The assault on blogs goes on over at the Poetics list.
Ray Bianchi--himself a blogger--wrote in yesterday bemoaning the "decline of this listserv", and suggesting that blogs were in part to blame for drawing away a lot of poets so that "we do not have the kinds of fights that existed before."
This prompted, of course, one of the periodic bouts of blogophobia that seizes the list; even the old line about "the list is the forum, blogs are boutiques" got hauled out again. (I already had my say on that one back in December.)
But anyway. As someone who's only posted to the list about three or four times in the past five years, I can't say I'm that nostalgic for knock-down, drag-out fights on the Poetics list--in fact, I've always found them profoundly alienating. I'm bothered by the fetish of "starting an argument" for its own sake, especially when it gets confused with dialogue or community.
So maybe there's a reason that some of the "brightest lights" have taken up blogging. I've been blogging for about a year now, and I've found it to be (for me) a much more amenable form in which to think and talk about poetics. And contrary to what often gets said about blogs on this list--that they're "boutiques" where poets get to "listen to the sound of their own voices"--I've always thought of blogging as a much more humble mode of communication. If you want to tune in to my random musings, you can, but they don't land in the inboxes of several hundred people each day. More overheard than heard, I guess.
I also like what Chris Murray said about the slower pace of blog discussion--which gives me time to think about what I want to say, and to explain myself at some length; the list tends to make me just react.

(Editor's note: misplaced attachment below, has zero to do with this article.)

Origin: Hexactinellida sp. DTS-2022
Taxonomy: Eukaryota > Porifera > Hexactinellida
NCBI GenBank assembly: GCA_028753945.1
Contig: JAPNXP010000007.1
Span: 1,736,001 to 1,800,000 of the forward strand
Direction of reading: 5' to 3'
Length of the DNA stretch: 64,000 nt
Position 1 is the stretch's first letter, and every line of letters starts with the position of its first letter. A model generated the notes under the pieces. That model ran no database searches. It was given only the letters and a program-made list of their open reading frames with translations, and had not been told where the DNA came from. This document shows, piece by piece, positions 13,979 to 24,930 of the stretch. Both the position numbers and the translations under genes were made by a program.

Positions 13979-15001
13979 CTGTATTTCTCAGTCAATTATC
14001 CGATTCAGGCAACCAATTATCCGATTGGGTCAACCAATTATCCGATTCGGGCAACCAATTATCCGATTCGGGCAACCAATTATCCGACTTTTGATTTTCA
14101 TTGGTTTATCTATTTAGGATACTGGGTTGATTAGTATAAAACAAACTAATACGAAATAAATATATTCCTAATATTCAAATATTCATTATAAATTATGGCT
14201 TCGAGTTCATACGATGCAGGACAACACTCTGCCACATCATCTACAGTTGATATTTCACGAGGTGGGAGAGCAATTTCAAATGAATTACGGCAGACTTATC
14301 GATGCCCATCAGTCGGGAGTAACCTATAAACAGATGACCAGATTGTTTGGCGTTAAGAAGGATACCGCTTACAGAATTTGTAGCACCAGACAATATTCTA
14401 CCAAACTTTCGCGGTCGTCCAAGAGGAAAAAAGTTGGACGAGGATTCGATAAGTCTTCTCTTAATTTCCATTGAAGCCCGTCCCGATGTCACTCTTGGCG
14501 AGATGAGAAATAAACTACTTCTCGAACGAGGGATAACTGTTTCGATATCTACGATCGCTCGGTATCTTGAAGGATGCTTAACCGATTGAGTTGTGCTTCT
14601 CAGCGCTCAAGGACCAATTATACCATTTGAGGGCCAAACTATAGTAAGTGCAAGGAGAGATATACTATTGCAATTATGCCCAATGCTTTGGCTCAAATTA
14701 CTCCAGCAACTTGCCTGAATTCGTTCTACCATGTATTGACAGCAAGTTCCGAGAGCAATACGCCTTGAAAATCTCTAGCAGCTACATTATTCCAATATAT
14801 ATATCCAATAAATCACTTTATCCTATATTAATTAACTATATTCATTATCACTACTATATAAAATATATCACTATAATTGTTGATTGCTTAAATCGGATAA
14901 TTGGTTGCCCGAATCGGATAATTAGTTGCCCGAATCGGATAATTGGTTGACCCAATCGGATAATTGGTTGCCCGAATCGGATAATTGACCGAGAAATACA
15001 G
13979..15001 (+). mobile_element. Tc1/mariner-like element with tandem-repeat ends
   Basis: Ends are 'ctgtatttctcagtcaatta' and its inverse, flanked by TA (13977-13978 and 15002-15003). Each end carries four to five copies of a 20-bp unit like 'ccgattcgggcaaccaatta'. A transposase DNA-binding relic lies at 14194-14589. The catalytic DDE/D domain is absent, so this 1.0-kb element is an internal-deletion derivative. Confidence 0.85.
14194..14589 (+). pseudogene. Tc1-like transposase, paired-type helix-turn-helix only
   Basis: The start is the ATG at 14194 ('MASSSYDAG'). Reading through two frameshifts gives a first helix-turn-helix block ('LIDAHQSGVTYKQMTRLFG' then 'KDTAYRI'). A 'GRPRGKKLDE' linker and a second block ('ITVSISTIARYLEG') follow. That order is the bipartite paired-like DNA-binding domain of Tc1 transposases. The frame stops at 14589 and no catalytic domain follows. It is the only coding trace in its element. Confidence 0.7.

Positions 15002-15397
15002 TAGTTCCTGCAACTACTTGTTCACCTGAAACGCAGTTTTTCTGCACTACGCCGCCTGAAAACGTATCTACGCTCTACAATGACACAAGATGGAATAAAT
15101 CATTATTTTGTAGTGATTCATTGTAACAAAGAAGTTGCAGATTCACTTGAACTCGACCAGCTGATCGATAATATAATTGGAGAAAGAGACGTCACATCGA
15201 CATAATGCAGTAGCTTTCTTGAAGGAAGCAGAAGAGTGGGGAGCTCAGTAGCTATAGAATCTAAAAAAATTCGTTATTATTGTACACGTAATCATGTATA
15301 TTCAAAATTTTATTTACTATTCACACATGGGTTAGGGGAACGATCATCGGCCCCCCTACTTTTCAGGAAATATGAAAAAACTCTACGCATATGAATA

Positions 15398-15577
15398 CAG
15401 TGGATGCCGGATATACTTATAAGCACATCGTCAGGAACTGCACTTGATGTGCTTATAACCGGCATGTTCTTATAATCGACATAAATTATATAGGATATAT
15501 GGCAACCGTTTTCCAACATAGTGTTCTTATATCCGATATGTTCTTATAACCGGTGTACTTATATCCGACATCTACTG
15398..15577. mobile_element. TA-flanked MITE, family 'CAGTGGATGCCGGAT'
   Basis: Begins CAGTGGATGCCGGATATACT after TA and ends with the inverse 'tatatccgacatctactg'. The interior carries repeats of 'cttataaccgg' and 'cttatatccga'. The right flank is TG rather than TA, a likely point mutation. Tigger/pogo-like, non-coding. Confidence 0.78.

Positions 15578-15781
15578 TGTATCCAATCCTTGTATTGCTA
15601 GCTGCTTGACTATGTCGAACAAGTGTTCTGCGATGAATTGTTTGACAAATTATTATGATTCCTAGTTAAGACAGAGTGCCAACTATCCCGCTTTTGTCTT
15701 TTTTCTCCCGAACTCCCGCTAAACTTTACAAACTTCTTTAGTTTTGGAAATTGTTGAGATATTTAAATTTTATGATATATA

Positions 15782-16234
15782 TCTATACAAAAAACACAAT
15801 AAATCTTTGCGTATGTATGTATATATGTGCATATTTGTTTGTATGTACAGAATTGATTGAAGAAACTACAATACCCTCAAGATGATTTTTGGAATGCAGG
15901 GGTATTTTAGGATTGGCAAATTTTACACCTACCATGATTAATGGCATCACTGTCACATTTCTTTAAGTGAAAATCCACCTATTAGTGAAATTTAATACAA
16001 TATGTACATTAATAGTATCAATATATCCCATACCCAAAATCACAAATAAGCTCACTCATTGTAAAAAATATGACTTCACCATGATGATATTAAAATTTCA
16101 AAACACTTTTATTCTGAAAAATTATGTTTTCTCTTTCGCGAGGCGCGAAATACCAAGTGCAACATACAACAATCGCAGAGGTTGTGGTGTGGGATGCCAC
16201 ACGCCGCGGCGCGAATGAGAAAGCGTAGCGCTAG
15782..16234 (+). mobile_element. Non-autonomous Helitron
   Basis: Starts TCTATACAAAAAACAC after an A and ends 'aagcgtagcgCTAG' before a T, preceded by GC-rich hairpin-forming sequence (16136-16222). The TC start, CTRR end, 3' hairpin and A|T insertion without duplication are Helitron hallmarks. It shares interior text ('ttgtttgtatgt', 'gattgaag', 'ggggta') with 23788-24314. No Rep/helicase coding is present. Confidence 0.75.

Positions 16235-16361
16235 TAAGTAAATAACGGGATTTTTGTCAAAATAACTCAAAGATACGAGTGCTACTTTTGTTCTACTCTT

Contrary to what Ray Bianchi suggested, I think blogs make discussions about poetry more accessible, less "ghettoized," than before. Non-poet friends and colleagues who would never have access to the Poetics list can and do look at blogs, and the odd mix of the public and the private that tends to animate a blog can be more appealing to a general reader.
And I have found that blogs can build poetry communities just as effectively as a listserv. I recently moved from the Bay Area to Chicago, and felt like I was able to make contact with poets here right away largely because we were reading each other's blogs. I'm not sure whether Tim Peterson meant his comment that blogs were "re-regionalizing" poetry as a criticism; to the extent that it's true, I don't think it's a bad thing--maybe, like politics, all poetry is local--but if it's giving certain places (San Francisco, Chicago, Boston) a clearer sense of themselves, it's also connecting them to other communities elsewhere.
So has the Poetics list changed? Sure, but I don't think blogs are to blame. If anything, the list is kind of a victim of its own success. As it's gotten larger and larger, and become something like an official organ of experimental poetry--become, in short, an institution--it's inevitably become more public and impersonal, more like a bulletin board than a coffee-table conversation. That's an important role, and maybe it's a sign of the strength of a community rather than its weakness. Conversations take all kinds of forms, and they don't all have to involve screaming.